To these levies the lands of the Church were liable equally with those of laymen.
Each reserved the right to raise its own levies in its own way.
Men were ready to be enlisted, but the arms and equipments had nearly all been required to fit out the first levies.
We hear the levies are going on well in the different States.
The States were timid about imposing taxation and few if any paid promptly the levies made upon them.
Nor let us forget the middleman, who levies the lion's share of the earth's produce.
He pays all wages and the accounts of the local tradespeople, on which, of course, he levies a recognised squeeze.
Early the next morning, the Pioneers and levies started to cross the pass.
Meanwhile the levies for the Parliament were very successful, and men came in as fast as they could be received and armed.
It seemed that the levies bolted, as soon as they were fired on.
early 13c., "act of raising or collecting," from Anglo-French leve, from Old French levée "act of raising," noun use of fem. past participle of lever "to raise" (see lever). Originally of taxes, later of men for armies (c.1500). Related: Levied; levying.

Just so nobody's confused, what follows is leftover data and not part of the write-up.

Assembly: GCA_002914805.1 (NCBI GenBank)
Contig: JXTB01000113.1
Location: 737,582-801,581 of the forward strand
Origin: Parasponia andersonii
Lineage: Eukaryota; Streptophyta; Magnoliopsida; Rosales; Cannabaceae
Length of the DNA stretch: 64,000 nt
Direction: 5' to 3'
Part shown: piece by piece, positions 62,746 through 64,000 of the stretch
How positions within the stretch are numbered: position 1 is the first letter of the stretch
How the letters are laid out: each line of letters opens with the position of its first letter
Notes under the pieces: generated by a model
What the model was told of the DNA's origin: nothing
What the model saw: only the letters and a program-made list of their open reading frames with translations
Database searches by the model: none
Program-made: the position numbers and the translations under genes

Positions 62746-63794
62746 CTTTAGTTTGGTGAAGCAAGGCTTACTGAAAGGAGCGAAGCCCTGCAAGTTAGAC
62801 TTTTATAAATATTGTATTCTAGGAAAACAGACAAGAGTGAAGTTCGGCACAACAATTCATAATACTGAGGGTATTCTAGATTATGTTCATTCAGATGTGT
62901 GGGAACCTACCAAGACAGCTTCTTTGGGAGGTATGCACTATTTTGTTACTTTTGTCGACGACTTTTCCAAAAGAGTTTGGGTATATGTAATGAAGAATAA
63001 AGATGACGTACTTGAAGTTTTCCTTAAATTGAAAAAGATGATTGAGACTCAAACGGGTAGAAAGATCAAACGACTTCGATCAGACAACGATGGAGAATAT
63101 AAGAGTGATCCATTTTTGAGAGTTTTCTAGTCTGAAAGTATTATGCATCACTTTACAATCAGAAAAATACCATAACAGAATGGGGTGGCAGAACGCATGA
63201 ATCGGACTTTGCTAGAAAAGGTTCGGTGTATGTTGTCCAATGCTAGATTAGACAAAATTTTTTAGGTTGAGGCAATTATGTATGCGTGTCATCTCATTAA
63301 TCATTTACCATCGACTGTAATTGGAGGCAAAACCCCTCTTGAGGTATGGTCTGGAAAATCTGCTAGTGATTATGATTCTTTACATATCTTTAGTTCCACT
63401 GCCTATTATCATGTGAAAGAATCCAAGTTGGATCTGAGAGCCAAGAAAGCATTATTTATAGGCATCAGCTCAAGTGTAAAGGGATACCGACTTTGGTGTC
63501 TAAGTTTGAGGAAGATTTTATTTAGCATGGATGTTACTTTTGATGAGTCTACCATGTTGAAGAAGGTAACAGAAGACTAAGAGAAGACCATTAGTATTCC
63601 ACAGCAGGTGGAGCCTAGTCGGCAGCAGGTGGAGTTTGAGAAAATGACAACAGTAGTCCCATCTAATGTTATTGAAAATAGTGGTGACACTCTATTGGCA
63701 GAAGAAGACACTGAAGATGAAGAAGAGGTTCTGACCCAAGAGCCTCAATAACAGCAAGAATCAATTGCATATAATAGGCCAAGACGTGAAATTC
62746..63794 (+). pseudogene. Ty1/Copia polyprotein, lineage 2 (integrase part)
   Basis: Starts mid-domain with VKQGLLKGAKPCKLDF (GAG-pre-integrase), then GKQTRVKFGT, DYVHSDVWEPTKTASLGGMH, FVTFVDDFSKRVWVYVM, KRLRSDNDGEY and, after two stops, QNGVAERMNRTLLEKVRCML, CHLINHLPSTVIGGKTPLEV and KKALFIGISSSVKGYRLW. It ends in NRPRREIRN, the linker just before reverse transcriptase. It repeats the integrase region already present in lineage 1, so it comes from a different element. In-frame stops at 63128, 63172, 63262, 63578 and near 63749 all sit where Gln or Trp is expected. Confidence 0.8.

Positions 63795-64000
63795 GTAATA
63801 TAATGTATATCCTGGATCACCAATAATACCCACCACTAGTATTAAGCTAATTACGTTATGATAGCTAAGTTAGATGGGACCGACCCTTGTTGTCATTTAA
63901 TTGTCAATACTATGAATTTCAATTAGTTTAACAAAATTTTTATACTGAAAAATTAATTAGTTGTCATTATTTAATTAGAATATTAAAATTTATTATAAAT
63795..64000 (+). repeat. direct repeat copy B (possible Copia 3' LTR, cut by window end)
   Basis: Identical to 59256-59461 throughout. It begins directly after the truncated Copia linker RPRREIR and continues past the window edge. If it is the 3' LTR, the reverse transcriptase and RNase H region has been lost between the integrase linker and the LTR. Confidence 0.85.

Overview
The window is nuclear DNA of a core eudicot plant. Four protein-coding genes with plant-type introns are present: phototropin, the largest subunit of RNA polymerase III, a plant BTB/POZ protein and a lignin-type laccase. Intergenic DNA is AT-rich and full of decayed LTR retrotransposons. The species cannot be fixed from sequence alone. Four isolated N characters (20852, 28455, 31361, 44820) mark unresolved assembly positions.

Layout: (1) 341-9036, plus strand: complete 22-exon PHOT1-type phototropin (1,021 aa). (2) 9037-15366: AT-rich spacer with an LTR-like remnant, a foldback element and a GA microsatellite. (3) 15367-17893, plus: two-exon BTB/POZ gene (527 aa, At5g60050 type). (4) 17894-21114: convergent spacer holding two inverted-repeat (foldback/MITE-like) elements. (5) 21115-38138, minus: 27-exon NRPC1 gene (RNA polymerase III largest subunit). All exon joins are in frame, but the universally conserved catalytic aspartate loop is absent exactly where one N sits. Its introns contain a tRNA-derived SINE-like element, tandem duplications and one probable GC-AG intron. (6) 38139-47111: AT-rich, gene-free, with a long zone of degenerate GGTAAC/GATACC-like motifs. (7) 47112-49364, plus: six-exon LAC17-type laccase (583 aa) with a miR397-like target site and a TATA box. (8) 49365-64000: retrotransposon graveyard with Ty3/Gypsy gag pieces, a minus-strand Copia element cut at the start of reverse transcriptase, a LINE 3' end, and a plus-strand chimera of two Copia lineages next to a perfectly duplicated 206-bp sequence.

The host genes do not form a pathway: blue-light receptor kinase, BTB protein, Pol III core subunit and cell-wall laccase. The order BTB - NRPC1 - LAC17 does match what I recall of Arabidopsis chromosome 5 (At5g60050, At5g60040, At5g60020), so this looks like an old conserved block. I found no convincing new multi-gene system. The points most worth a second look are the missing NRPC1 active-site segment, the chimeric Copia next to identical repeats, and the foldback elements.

"an act of levying," early 15c., from Anglo-French leve, Old French levée "a raising, lifting; levying," noun use of fem. past participle of lever "to raise" (see lever).
Blue denim dungaree pants; blue jeans
[1940s+; fr Levi Strauss2 ,a mid-1800s Westerncompanythatmadeandmakessuchgarments]
(1 Kings 4:6, R.V.; 5:13), forced service. The service of tributaries was often thus exacted by kings. Solomon raised a "great levy" of 30,000 men, about two per cent. of the population, to work for him by courses on Lebanon. Adoram (12:18) presided over this forced labour service (Ger. Frohndienst; Fr. corvee).